Our bodies are constantly in two states, the fed state, and the fasted state – either storing food for energy or burning it. If each of us were to start eating food the minute we got out of bed in the morning, continuing to eat until we went to bed again at night, our bodies would spend all the time in that fed state. We would gain weight, not having allowed our bodies to burn any of that food into energy. To restore some balance and to lose weight, we need to spend time fasting to allow the body to use up stored energy. Our bodies were designed to work like that.



There are numerous benefits to intermittent fasting. The first and one you’ve probably heard most about is weight loss, but there are plenty of other reasons.

Intermittent fasting:

  • Cleanses and detoxifies the body
  • Gives your body a break from digesting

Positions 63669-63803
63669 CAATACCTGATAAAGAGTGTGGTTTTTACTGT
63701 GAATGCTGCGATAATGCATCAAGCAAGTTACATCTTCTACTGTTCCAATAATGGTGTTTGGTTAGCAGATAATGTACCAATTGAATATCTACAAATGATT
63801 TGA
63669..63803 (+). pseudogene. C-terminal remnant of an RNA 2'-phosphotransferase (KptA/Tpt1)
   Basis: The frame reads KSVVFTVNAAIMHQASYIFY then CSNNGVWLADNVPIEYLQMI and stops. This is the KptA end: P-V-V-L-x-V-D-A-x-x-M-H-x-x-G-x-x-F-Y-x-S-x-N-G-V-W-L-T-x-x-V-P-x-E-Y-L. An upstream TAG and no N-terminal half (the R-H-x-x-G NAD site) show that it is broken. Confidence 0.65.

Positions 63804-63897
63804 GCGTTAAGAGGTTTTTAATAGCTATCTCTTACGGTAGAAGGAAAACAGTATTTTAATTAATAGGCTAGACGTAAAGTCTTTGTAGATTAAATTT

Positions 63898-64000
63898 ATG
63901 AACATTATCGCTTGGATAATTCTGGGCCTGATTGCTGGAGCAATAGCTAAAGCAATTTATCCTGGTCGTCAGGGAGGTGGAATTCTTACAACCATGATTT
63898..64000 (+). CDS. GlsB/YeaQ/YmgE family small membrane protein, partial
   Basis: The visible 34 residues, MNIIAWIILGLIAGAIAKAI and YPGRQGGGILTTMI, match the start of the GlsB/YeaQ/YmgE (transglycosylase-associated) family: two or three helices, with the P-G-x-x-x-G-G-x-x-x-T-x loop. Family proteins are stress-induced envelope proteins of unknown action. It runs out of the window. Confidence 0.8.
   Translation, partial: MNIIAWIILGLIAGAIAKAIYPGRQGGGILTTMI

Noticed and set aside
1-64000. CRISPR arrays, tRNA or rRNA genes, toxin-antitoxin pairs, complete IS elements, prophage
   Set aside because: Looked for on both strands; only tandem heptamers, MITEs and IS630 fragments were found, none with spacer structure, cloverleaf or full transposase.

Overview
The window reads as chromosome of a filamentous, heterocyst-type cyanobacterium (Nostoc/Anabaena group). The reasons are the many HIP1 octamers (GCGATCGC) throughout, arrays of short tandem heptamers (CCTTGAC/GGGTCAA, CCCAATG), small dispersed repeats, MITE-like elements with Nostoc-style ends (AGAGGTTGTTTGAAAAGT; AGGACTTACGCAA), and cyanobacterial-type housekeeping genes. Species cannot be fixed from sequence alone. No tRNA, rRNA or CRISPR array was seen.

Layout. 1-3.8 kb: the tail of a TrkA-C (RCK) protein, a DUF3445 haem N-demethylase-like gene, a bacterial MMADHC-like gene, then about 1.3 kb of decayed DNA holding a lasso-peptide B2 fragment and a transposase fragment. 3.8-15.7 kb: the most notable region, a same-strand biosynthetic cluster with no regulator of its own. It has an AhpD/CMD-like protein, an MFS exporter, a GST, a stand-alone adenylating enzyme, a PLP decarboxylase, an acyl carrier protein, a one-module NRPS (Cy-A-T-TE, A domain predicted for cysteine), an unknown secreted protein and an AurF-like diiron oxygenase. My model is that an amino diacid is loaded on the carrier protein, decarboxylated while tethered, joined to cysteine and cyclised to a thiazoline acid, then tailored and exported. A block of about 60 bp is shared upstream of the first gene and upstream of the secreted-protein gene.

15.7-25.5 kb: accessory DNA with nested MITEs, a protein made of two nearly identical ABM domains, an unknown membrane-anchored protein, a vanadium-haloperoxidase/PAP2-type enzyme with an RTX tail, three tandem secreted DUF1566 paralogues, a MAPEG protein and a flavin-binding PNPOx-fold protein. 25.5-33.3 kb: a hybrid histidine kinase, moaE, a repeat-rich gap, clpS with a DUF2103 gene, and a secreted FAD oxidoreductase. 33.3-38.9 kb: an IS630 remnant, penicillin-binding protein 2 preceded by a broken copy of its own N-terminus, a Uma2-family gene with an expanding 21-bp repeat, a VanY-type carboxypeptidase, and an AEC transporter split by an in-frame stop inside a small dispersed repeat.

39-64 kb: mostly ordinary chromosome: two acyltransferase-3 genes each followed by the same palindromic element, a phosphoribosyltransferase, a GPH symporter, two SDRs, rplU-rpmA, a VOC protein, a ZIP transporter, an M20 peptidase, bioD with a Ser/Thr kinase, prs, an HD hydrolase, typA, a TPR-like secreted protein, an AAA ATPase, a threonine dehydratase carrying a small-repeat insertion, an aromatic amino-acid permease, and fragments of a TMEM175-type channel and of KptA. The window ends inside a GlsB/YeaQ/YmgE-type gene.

• Improves concentration and mental clarity
  • Reduces blood sugar and balances insulin levels
  • Increases energy
  • Increases growth hormones
  • Lowers cholesterol
  • Reduces systemic inflammation
  • Taps into the body’s innate healing processes

The organ that benefits most from intermittent fasting and extended fasting is the liver. Your liver is a workhorse that’s responsible for:

  • Filtering your blood to remove toxins such as viruses, bacteria, and yeast (a healthy liver can filter out 99 percent of bacteria and other toxins in your blood before that cleansed blood goes back into circulation!)
  • Storing vitamins, minerals, and carbohydrates
  • Processing fats, proteins, and carbohydrates
  • Producing bile to break down fats for digestion (about a quart of bile is produced daily!)
  • Breaking down and detoxifying the body of hormones, chemicals, toxins, and metabolic waste

In one minute, your liver filters about two quarts of the five quarts of blood your body contains. To appreciate how incredible that is, if we compare the liver to the filter on a swimming pool, that filter would need to clean half of the pool’s water every minute to keep up with what your liver can do.

Your liver may get overloaded by toxins from the environment, food and water… food allergies and parasites burden the liver too! Fasting can help give the liver a break and allow it to naturally reset so it can perform better and keep you healthier.